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Then shall ye call upon me, and ye shall go and pray unto me, and I will hearken unto you. And ye shall seek me, and find me, when ye shall search for me with all your heart. (Jeremiah 29:12,13)
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Jeremiah’s promise that if we search diligently for the Father we will find him is more than prophetic rhetoric. Abraham discovered it was true!
Now, after the Lord had withdrawn from speaking to me, and withdrawn his face from me, I said in my heart: Thy servant has sought thee earnestly; now I have found thee . . . (Abraham 2:12.)
Elder Bruce R. McConkie taught,
We approach Deity in the spirit of awe, reverence, and worship. We speak in hushed and solemn tones. We listen for his answer. We are at our best in prayer. We are in the divine presence. (Bruce R. McConkie, The Ensign, January 1976, p. 12, emphasis added.)
“We are in the divine presence” when we pray. We are not sending letters or postcards. We are not leaving messages on an answering machine or flinging handfuls of beautiful words into the cosmos. We make our petitions in person, before the Throne of Grace.
Many places inspire awe and reverence. But nothing else is like this holy ground! We are not in the Oval Office, nor in the courts of kings, nor in the Sistine Chapel. We are in the company of the Creator. “Put off thy shoes from off thy feet,” the Lord said to Moses, “for the place whereon thou standest is holy ground.” (Exodus 3:5.)
At the very least, as we enter the “holy ground” of prayer to speak with the King of the Universe, we should do the same: we should pause spiritually and “take off our shoes.” A private audience with God needs preparation.
“And as surely as Christ liveth he spake these words unto our fathers, saying: Whatsoever thing ye shall ask the Father in my name, which is good, in faith believing that ye shall receive, behold, it shall be done unto you.” (Moroni 7:26.)
Was there ever a promise given that embraced more joy and opportunity than this? How could we fail to prepare for such an experience? Some of our preparation and communication might follow this pattern:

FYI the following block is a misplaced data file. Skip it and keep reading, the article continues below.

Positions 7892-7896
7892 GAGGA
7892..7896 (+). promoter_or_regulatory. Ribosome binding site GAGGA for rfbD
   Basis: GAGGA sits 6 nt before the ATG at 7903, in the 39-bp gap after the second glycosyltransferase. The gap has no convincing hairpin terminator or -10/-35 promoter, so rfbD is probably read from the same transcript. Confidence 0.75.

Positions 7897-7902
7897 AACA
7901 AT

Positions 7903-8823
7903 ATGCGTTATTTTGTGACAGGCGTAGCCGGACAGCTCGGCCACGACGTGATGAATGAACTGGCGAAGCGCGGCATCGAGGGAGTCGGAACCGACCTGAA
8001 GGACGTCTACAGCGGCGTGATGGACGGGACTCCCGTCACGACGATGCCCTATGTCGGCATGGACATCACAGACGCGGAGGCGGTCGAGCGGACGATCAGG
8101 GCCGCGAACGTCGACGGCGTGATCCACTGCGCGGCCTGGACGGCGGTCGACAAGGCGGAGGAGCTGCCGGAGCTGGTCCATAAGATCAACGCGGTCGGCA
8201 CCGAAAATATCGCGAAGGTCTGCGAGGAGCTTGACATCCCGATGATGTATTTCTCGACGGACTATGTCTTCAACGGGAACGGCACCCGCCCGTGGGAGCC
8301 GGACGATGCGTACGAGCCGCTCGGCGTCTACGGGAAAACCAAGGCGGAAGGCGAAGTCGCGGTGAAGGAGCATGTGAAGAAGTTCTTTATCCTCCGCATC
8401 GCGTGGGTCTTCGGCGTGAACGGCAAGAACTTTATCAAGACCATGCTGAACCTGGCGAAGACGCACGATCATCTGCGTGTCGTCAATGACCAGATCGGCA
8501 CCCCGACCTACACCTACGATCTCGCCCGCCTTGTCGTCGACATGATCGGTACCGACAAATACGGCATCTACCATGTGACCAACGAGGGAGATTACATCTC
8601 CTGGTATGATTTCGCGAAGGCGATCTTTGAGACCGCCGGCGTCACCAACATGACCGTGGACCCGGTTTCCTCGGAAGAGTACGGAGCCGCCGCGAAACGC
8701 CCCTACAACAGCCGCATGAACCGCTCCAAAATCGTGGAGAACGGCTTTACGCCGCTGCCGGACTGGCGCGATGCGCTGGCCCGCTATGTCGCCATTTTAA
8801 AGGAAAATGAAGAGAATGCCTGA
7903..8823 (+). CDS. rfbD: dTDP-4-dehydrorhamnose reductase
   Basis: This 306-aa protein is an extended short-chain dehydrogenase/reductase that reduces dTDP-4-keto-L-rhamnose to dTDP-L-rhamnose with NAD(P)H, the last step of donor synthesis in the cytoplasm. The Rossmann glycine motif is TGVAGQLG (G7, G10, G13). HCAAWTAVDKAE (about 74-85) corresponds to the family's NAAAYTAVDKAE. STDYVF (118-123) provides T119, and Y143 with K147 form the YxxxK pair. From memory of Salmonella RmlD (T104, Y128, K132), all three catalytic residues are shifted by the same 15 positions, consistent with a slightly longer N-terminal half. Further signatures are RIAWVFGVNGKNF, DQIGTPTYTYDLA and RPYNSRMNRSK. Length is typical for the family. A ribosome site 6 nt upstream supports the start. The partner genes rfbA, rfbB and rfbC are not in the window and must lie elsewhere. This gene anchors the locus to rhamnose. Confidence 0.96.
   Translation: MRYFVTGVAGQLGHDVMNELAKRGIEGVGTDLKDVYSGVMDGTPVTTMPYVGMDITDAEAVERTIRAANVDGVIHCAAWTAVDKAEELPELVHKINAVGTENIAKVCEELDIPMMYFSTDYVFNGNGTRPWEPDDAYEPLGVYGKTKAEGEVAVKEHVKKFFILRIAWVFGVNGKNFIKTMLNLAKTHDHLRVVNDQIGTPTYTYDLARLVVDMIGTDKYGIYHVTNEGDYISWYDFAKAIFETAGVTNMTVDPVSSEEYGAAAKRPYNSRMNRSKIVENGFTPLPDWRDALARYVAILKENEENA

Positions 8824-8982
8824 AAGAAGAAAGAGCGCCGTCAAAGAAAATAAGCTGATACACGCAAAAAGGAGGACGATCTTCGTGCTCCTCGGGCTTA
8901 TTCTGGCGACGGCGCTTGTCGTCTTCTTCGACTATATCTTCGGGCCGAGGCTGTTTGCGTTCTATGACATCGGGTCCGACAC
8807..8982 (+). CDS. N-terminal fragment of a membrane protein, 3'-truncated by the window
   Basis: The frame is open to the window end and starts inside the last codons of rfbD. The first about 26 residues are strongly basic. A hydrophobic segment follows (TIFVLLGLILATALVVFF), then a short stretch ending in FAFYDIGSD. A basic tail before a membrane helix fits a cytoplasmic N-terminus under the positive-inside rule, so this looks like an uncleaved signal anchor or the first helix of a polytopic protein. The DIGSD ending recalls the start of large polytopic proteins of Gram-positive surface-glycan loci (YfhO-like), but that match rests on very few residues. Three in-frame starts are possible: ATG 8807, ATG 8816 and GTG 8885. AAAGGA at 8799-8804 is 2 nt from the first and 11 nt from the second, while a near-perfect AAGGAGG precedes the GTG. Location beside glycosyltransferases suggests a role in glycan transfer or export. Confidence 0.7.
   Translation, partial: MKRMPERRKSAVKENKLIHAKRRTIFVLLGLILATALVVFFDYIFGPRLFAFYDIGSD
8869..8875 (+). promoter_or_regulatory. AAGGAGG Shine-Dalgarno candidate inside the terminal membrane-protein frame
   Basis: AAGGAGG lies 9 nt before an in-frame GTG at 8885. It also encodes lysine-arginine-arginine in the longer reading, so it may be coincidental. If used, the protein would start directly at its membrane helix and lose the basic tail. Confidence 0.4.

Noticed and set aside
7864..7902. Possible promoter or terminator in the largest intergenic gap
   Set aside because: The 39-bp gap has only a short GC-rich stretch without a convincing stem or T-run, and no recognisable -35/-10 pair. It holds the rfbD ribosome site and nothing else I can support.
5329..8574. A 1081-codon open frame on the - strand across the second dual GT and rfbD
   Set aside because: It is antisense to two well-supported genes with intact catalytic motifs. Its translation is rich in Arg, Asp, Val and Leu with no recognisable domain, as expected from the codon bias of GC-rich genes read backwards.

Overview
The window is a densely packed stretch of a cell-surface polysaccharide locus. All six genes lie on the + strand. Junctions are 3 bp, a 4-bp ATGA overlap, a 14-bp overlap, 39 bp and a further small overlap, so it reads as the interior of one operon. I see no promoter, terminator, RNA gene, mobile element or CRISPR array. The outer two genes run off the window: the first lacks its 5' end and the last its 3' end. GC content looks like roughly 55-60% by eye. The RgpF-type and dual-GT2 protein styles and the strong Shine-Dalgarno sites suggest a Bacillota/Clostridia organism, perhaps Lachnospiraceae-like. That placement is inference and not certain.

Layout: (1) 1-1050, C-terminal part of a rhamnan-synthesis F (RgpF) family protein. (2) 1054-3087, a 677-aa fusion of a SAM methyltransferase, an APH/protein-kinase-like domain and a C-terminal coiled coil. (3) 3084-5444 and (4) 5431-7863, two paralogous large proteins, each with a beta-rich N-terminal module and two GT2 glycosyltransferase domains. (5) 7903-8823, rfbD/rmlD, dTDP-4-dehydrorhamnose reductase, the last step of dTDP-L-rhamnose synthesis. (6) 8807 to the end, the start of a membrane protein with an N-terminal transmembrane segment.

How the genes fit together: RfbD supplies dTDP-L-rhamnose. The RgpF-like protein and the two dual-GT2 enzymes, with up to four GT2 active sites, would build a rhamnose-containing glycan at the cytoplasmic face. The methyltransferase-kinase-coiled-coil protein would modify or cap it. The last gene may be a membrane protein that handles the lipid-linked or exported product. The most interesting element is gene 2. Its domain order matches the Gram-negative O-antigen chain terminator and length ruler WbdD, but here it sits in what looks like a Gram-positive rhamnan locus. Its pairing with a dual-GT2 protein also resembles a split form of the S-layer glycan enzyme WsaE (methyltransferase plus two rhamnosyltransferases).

Now, picture him in your mind’s eye. Think to whom you are speaking, control your thoughts–don’t let them wander, address him as your Father and your friend. Now tell him things you really feel to tell him–not trite phrases that have little meaning, but have a sincere, heartfelt conversation with him. Confide in him, ask him for forgiveness, plead with him, enjoy him, thank him, express your love to him, (Elder H. Burke Peterson, Conference Report, Oct 1973, p. 13.)
“The Spirit of Awe”
What if this note came to you by special courier? “You are requested to meet with the President of the Church at the time and place of your choosing. The full resources of the Church are available, and you have permission to ask for anything.”
How much time would you spend in laying the groundwork for such a meeting? What kind of thoughts would go into your requests? What would your attitude be?
Can you imagine yawning or dozing off in such a meeting? Would you race through the formalities and then leave so that you could get on to more important matters?
We have just such a request from the God of the universe. The brother of Jared demonstrated how we ought to regard an invitation to meet with our Heavenly Father.